At some point in your career, you’ve likely experienced conflict with a work colleague. Maybe someone in the company got promoted before you — even though you’ve had a much longer tenure. Or perhaps someone else got credit for an idea that was actually yours in the first place. You might have even been on the wrong side of the “blame game” when a project didn’t go as planned.
It’s natural — and healthy — to feel angry when you feel slighted. However, when we hold onto that anger and let it fester, it can become toxic to our own mental and physical health. In a study of 148 young adults, greater lifetime stress and lower levels of forgiveness each uniquely predicted a decline in mental and physical health (Toussaint, Shields, Dorn, and Slavich).
Conversely, when we practice forgiveness it can help boost our well-being. A more forgiving coping style helps to reduce anxiety, depression and the likelihood of major psychiatric disorders. It can also benefit our immune system and lead to lower mortality rates.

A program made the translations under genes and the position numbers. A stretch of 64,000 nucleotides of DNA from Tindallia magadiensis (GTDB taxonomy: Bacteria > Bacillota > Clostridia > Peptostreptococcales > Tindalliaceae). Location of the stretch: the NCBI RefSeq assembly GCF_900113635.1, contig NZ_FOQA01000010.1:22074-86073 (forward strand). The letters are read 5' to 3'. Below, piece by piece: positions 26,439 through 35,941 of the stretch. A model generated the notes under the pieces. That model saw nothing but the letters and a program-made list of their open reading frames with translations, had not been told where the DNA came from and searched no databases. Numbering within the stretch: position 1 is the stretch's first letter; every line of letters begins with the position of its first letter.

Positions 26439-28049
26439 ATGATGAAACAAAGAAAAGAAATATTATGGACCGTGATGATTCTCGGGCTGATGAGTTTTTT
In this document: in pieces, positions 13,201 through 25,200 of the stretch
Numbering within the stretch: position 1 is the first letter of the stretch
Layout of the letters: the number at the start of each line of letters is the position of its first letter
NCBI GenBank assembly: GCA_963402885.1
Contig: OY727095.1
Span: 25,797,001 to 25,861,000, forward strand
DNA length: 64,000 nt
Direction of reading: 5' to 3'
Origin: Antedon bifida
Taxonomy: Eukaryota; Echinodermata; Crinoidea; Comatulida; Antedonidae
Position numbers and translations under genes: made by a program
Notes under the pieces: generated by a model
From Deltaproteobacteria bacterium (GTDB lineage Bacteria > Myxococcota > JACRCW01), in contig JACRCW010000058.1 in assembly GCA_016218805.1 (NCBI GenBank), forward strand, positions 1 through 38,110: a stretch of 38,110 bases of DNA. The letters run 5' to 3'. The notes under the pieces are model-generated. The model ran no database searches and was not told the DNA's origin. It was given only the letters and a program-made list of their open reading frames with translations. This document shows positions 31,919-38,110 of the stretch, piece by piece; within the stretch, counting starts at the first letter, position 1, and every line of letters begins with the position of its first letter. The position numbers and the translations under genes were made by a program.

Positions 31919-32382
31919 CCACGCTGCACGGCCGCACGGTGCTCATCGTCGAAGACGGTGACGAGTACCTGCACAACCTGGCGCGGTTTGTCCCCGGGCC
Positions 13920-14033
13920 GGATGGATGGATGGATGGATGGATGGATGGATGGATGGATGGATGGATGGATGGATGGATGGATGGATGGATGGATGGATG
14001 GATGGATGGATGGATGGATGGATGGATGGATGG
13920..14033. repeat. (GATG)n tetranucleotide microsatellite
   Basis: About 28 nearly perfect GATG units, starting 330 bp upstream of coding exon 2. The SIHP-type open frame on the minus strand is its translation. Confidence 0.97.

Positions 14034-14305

For that reason, forgiveness isn’t just something we do for the sake of others. It’s something that directly benefits us, too.
Here’s what forgiveness at work is — and isn’t — and how to put it into practice.
Misconceptions about forgiveness
The concept of forgiveness is one that has caused a lot of confusion and debate over the years. First, forgiveness doesn’t mean overlooking the offense against you and letting the other person “off the hook,” according to UC Berkeley’s “Greater Good Magazine.” It does not mean you forget what happened or excuse the behavior. In fact, you can forgive someone at work for something they did, but still give them radically candid feedback about their actions, which can help to strengthen relationships (when delivered with kindness and respect). That direct communication is important for individual and team improvement, especially after conflict.
It’s not just, ‘I forgive you;’ it’s communicating.”— Janssen Judge, Aduro Human Performance coach
Forgiveness, however, does not require reconciliation with the other party. And it does not mean forgoing legal action if the behavior was against the law.